Enable contrast version

Tutor profile: Brittany R.

Online
Brittany R.
Secondary Teacher and Instructional Coach
Tutor Satisfaction Guarantee

Questions

Subject: World Geography

TutorMe
Question:

How are the political boundaries of Africa and the Middle East similar to each other, and why are those boundaries an issue?

Inactive
Brittany R.
Answer:

When examining maps of Africa and the Middle East prior to 1900, one will notice a significant difference between those and the maps of today. This is due to the fact that a majority of the political boundaries in Africa and the Middle East were established by European Imperialists after military conquests. Very few Europeans ventured far into Africa prior to the 1700s. As their military, medical, and transportation abilities advanced, so too did their willingness to venture further into Africa. As more and more Europeans began to claim land in Africa, others jumped on the bandwagon and created the "Scramble for Africa," which resulted in nearly every region in Africa being claimed by a European power by 1900. The boundaries they drew for themselves to outline their claims were artificial and did not take into account the ethnic, religious, or physical features of the land they occupied. Prior to World War I, a significant portion of the Middle East was under the occupation of the Ottoman Empire. The Ottomans sided with Germany during WWI and thus were on the losing end of the war in 1918. The victors, namely Britain and France, took it upon themselves to create mandates and territories, dividing up the former Ottoman empire between them into territories that they controlled. A significant portion of the political borders in the modern Middle East are a remnant of these divisions. Unfortunately, as European powers took control of both areas, they did not consider the cultural makeup of the people and regions they created. Some countries included two ethnic or religious groups with a history of conflict, but they were now required to "get along" in the same country. On the flip side, there were some boundaries that divided cultural groups, separating them into two different countries. Europeans either created and ran governments themselves or hand selected the cultural/ethnic group that they wanted in power. After World War II, many European countries lacked the resources, both financial and military, to maintain such large overseas empires. Many packed up and left, leaving countries full of people who either did not get along or who resented each other due to the privileges given to one group. When looking at Africa and the Middle East, many wonder, "Why is it such a mess over there?" The reality is that the situation they were handed was setting them up to fail. The borders created by European powers were artificial--not aligned with any characteristics of the regions themselves, and this has resulted in countless political tumults and upheavals that the regions still experience today.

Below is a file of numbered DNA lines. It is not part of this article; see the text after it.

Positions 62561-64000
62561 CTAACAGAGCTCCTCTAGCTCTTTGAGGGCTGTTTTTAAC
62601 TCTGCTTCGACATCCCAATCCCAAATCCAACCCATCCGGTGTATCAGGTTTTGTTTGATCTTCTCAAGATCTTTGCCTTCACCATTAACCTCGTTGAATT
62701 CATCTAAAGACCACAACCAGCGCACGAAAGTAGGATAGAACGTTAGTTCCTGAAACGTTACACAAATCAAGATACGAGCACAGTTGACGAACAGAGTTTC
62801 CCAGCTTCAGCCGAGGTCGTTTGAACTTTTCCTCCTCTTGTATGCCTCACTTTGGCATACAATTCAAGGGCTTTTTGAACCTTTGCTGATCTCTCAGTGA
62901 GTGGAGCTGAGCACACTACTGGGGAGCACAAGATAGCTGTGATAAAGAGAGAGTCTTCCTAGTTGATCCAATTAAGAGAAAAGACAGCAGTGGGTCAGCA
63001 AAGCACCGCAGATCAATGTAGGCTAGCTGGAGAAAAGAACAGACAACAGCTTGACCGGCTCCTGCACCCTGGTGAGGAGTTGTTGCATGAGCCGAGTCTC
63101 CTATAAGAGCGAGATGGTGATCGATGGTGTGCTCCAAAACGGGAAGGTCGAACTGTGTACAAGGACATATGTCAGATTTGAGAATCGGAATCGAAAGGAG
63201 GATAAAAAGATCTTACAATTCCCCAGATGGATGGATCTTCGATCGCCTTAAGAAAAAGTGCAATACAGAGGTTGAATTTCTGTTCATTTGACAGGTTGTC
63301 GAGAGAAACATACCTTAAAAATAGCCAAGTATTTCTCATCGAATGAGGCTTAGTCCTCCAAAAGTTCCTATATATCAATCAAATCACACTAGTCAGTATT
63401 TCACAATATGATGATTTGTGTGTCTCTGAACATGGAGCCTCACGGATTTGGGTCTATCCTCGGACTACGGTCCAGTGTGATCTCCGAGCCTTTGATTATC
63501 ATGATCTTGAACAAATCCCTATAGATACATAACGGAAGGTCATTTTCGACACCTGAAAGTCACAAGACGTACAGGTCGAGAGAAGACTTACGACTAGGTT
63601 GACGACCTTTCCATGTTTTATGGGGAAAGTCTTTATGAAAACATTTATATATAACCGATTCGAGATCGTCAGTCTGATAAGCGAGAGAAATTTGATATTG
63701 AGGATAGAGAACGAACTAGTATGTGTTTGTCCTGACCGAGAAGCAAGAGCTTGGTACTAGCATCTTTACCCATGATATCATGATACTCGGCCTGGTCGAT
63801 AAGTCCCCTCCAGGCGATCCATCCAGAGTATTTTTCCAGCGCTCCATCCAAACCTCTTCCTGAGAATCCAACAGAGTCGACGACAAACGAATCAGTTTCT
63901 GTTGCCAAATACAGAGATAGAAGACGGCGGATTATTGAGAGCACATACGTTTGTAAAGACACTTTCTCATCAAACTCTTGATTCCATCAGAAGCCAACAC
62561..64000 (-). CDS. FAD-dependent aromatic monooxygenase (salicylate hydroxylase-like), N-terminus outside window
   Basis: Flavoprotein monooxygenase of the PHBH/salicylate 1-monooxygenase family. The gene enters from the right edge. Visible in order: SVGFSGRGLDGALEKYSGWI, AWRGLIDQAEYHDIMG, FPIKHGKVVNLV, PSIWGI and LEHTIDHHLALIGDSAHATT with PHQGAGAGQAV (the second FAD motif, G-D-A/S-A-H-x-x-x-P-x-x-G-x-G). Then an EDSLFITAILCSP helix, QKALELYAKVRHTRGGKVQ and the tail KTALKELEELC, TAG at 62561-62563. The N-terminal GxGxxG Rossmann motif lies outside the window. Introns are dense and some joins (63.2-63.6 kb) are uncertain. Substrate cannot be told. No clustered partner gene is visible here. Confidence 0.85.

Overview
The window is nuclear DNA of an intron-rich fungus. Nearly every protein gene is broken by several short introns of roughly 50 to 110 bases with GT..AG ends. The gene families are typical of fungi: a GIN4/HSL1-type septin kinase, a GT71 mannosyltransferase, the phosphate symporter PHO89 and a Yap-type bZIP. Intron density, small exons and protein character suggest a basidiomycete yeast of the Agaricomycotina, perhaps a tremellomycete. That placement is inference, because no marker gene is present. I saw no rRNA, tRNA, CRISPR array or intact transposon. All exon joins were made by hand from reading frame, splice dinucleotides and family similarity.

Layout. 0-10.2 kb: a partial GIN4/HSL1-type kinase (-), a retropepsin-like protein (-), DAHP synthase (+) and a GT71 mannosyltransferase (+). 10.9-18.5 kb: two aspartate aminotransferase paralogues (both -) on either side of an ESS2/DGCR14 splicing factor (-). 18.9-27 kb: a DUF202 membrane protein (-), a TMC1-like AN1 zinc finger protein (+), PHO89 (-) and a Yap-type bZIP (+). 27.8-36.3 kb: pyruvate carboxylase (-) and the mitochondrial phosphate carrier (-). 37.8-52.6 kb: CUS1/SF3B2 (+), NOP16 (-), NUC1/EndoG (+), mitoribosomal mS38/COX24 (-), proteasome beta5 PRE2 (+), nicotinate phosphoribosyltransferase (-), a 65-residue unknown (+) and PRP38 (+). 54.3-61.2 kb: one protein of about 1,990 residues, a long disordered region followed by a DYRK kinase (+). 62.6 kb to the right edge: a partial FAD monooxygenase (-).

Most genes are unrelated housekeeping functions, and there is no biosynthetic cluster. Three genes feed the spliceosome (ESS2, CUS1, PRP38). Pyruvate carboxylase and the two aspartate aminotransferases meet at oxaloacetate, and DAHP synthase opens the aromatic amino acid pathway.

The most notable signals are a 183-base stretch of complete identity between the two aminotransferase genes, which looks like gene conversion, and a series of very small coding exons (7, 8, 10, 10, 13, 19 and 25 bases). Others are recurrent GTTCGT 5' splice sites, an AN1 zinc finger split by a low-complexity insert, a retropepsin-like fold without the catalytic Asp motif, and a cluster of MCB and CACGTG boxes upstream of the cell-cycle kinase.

Subject: World History

TutorMe
Question:

What person do you think had the biggest impact (either positive OR negative) on world history? Provide three specific reasons for your answer.

Inactive
Brittany R.
Answer:

While many people throughout history have significantly and radically altered the eras after, there is one person whose impact is difficult to surpass. When Johann Gutenberg developed the European version of moveable type--the printing press--the world was forever changed. His innovation arguably led to religious upheaval, the education of the masses, and eventually significant and rapid scientific innovations. European religion was significantly alerted by Gutenberg's press. Luther's 95 Theses, detailing the abuses of the Catholic Church at the time, were nailed to a church door. Others copied his message with the device, and his message spread quickly, gaining many followers and much momentum and certainly going beyond Luther's original intent. The church's reaction to this development eventually resulted in the Protestant Reformation and the permanent split between the two Christian groups. This led many to question traditional teachings and church hierarchy, to years of religious wars, and to significant cultural changes that are still felt today in many countries, including the United States. The printing press also resulted in mass-produced prints and books, which were cheaper and faster than hand-written copies of works. This meant that more people could afford to buy written works. As more people had access to books, the more they learned, and the more educated the population became. This resulted in more questioning of authority and more innovation in many areas, including art, science, math, and literature, as well as politics and rule of law, which would show itself in the Enlightenment. Finally, as a result of people's increased knowledge and access to learning, it was easier for people to build on each other's discoveries and knowledge, especially in the area of science. In the 1500s, people still believed the sun revolved around the earth. By the end of the 1700s, there were vaccines, thermometers, barometers, microscopes, an understanding of human anatomy, the scientific method, and an understanding of microorganisms. The printing press seems now like a simple object. However, the power it created in those who took advantage of its products is unmeasurable. Many of the changes and innovations we enjoy today are a result of this impact of Johann Gutenberg.